A prescription delivery program and a deal involving medical payments data show how the healthcare industry is quickly changing as technology develops, and as Amazon prepares its own major moves.
First, the news that’s most directly related to payments: Verscend Technologies has agreed to buy Cotiviti Holdings for $4.9 billion in cash, the two healthcare technology firms said in a press release on Tuesday (June 19).
“Together, Verscend and Cotiviti will offer our clients a comprehensive, integrated end-to-end solution to address the estimated $900 billion in healthcare waste and abuse across the claims payment and care continuum,” said Emad Rizk, the medical doctor who is president and CEO of Verscend. “Financial data coupled with clinical data from our Risk Adjustment, Quality and Population Health lines of business offer increased value to commercial payers, government entities and providers.”
Cotiviti described itself as a provider of “payment accuracy and analytics-driven solutions that helps payers, other risk-bearing healthcare organizations and retailers achieve their business objectives,” according to the statement. Services provided by Verscend drive “better healthcare outcomes through data analytics, supporting payers’ financial performance and quality improvement initiatives.” Verscend is a portfolio company of Veritas Capital, a private equity firm.
The transaction will closed in the fourth quarter, the two companies said.
“Customers who wish to have their medications delivered directly to their mailbox, as quickly as the next day, can now request prescription delivery via the CVS Pharmacy app or by calling their neighborhood store and asking to have their prescriptions delivered,” the company said in a press release.
The delivery service charge is $4.99, the retailer said — though same-day delivery, if available, costs $8.99. CVS said it is the “first national retailer to offer pharmacy and front-store delivery chain-wide.”
According to CNBC, “Customers in most markets where CVS’ nearly 10,000 stores are located will be able to receive their orders either one or two days after placing them. Some customers in urban markets will be able to receive orders the same day.”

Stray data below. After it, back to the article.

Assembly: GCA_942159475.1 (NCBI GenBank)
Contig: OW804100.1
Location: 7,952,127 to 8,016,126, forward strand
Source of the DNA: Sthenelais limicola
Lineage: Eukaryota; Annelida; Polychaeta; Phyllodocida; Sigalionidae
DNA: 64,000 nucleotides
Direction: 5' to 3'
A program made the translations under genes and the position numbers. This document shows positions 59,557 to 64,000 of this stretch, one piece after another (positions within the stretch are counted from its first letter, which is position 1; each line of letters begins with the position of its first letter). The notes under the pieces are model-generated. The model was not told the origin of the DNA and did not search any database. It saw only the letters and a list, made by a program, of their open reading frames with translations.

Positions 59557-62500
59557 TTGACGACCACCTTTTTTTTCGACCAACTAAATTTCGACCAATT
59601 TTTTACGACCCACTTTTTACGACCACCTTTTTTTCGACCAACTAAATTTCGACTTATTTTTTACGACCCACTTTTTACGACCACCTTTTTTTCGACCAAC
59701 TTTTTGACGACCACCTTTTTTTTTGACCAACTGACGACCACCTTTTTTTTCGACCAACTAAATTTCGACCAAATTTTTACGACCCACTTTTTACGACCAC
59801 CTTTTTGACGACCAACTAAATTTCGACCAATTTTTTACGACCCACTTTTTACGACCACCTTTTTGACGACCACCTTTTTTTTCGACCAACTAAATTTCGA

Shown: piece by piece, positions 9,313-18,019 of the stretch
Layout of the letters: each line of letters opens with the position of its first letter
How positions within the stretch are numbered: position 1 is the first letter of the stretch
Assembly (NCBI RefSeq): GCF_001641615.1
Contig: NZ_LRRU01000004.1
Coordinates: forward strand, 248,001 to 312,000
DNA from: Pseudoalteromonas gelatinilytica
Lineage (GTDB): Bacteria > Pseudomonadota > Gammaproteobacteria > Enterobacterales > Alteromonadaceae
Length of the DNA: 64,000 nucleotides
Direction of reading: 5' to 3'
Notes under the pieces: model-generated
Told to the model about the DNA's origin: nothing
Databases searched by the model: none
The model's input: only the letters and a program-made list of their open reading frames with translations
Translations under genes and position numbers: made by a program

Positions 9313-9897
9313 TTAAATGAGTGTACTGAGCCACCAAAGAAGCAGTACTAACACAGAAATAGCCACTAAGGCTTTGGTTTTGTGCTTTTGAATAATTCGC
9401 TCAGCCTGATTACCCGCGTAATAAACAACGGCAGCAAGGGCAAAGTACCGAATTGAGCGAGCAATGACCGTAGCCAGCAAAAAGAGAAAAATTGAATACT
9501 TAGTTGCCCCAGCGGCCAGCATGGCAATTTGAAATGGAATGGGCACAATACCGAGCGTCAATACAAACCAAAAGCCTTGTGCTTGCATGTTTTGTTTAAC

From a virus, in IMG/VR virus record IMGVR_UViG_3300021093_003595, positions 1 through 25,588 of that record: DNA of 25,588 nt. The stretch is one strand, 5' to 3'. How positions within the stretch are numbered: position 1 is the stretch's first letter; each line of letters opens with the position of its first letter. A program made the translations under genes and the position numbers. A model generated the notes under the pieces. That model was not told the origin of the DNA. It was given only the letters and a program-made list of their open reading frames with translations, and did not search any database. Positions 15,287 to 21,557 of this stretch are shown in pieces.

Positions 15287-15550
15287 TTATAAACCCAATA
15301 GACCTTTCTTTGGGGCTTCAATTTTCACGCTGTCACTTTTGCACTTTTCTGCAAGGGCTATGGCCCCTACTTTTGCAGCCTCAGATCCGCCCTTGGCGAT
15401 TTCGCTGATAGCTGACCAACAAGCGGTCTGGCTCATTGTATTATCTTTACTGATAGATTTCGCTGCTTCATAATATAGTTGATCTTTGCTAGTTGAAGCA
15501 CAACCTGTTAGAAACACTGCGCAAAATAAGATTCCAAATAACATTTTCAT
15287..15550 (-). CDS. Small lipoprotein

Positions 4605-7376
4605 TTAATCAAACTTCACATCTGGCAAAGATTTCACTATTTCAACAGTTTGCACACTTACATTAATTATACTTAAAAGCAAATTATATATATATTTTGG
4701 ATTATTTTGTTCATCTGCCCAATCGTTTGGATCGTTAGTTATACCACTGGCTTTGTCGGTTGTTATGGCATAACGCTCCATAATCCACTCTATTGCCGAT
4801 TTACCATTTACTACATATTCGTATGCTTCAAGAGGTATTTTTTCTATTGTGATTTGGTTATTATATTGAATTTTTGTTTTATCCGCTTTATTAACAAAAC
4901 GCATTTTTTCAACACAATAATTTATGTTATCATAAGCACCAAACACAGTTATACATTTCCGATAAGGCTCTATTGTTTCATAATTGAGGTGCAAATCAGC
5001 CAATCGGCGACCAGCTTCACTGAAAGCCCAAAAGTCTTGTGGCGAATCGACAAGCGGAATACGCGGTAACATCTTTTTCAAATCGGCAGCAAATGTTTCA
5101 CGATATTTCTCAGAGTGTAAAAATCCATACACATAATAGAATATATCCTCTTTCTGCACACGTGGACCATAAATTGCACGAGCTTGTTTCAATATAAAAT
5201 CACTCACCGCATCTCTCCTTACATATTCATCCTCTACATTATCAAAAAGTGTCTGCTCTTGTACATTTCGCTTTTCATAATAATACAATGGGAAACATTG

The CVS service is a preemptive strike against Amazon, according to CNBC. Amazon not only offers same-day and two-day shipping, but “is now eyeing the prescription drug market,” the report noted. “The eCommerce giant already sells private label over-the-counter drugs through a partnership with Perrigo, and has obtained pharmacy licenses in a handful of states. Amazon has licenses to distribute medical devices in nearly all U.S. states.
That’s not all, of course.
Amazon is designing technology to take unstructured data from electronic medical records and identify an incorrect code or the misdiagnosis of a patient. A healthcare venture backed by Amazon, Berkshire Hathaway and JPMorgan Chase seeks to launch a company that would reduce healthcare costs, among other goals. To achieve that, the collaborative — which still lacks a CEO — will create a constraint-free independent company that isn’t focused on profit-making incentives.
Google, too, is getting deeper into healthcare.
It is hiring staff to work on an early-stage research project called Medical Digital Assist, which will use voice recognition to help physicians take notes. Four recently posted internal job listings describe building the “next-gen clinical visit experience,” as well as utilizing audio and touch technologies to improve the accuracy and availability of care.
That stands as just the latest project for Google Brain, which focuses on healthcare. Late last year, the Brain team launched a “digital scribe” study with Stanford Medicine, using speech recognition and machine learning tools so that doctors could automatically fill out electronic health records (EHR) from patient visits.
Additionally, Microsoft is working with the University of Pittsburgh Medical Center on its own Intelligent Scribe system.